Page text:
1. Click “Email” to open the definition.
  2. Leave the existing rule alone, but click “AND” to add an extra one.
  3. Landing Page URL > does not match regex > 
    ^.*ref=.*$
  4. OR
  5. Landing Page URL > matches regex > 
    ^.*ref=(condensed_trust|l2|listing_pub|listing-shop|listings_manager|pagination|related-|s2|search_shop_redirect|.*mcnav|Seller|shop_home|top_trail).*$
  6. “Done”

 

6. Affiliates

  1. Click “Affiliates” to open the definition.
  2. Leave the existing rule alone, but click “AND” to add an extra one.
  3. Landing Page URL > does not match regex > 
    ^.*ref=.*$
  4. OR
  5. Landing Page URL > matches regex > 
    ^.*ref=(condensed_trust|l2|listing_pub|listing-shop|listings_manager|pagination|related-|s2|search_shop_redirect|.*mcnav|Seller|shop_home|top_trail).*$
  6. “Done”

 

7. Paid Search

  1. Click “Paid Search” to open the definition.
  2. Change the existing rule to:
    Medium > matches regex > 

    ^(cpc|ppc|paidsearch)$
  3. OR
  4. Landing Page URL > matches regex > 
    ^.*ref=sc_.*$
  1. AND
  2. Landing Page URL > does not match regex > 
    ^.*ref=.*$
  3. OR
  4. Landing Page URL > matches regex > 
    ^.*ref=sc_.*$
  5. AND
  6. Ad Distribution Network > does not exactly match > Content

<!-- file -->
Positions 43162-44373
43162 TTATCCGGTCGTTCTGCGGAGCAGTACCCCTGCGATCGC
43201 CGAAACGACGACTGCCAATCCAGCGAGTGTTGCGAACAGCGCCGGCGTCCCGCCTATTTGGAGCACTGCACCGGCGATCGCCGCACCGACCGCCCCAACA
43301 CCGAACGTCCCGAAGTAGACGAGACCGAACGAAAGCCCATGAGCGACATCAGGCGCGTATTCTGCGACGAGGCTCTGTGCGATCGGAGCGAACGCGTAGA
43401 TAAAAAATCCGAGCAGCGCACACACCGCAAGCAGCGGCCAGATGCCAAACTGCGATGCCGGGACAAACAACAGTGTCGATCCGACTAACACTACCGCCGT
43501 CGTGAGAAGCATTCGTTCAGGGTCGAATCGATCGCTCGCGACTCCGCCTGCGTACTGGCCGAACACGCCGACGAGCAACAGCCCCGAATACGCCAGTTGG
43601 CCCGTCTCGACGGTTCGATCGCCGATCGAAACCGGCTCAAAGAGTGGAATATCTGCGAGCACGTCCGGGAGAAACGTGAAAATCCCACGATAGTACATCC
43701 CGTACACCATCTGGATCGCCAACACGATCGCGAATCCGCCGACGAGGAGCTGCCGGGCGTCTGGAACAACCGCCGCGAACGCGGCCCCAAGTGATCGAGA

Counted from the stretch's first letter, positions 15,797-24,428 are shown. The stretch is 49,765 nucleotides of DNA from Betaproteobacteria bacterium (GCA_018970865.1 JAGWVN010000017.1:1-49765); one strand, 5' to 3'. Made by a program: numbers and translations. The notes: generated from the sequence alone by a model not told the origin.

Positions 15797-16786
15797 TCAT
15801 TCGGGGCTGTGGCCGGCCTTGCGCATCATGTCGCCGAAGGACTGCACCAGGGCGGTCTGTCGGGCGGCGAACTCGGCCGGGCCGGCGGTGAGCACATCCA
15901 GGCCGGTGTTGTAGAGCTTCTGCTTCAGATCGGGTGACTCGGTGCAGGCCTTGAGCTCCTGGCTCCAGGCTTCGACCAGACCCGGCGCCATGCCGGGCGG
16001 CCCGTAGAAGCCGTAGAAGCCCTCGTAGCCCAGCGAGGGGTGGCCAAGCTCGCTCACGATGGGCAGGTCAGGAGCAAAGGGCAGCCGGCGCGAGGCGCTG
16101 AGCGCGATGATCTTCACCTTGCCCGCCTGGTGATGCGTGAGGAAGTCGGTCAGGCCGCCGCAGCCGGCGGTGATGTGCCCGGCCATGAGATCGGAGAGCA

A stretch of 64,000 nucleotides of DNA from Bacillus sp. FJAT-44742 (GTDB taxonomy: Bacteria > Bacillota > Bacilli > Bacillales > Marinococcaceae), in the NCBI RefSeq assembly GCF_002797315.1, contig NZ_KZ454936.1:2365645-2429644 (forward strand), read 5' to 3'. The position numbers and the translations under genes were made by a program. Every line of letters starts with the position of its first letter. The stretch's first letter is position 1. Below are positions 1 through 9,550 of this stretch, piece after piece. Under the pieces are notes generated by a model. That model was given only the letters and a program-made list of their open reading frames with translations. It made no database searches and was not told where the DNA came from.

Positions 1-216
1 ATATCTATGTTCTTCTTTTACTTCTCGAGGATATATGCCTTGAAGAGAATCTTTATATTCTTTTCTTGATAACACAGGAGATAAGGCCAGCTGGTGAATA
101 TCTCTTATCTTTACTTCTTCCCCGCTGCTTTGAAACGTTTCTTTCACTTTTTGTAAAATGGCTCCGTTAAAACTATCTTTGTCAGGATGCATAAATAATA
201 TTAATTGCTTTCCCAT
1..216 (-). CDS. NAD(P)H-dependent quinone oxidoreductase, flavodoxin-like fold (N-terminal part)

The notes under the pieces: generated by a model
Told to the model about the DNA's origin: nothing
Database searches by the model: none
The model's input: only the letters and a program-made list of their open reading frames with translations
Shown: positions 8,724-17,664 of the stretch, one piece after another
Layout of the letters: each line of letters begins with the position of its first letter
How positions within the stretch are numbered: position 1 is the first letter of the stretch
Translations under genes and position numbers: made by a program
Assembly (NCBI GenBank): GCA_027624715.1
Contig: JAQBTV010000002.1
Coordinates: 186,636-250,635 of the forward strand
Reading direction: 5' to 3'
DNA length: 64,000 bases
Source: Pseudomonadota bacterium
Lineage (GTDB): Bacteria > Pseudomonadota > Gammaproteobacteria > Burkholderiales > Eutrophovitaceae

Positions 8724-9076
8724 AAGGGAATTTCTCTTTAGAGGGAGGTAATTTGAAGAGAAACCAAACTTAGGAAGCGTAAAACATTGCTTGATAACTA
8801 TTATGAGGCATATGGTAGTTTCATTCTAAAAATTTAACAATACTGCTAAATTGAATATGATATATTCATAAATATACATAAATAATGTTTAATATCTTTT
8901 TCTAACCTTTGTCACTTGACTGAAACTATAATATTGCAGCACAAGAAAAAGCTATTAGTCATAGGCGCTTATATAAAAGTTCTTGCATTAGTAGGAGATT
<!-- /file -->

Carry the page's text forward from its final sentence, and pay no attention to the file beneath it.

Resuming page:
7. “Done”

 

8. Referral

  1. Click “Referral” to open the definition.
  2. Leave the existing rule alone
  3. OR
  4. Landing Page URL > matches regex > 
    ^.*ref=.*$
  5. “Done”

NOTE: This extra rule uses matches regex rather than “does not match”, like all the other settings so far. This captures any other in-Etsy traffic that hasn’t yet been sorted into an earlier bucket.

9. SAVE your definitions (blue button at the bottom)

At this point, you’re best off to keep going and add your new Filters, too. It’s easiest to test and read your new, fixed up data if you’ve done both changes.

Filters

Filters let you permanently change your Google Analytics data in some way. You might exclude certain kinds of visits (like from your home IP address) or make your page URLs all lowercase, so they don’t get listed twice.

We’re going to use them to take a look at our buddy, the “ref” value, and re-write the visit’s source, medium and a few other things.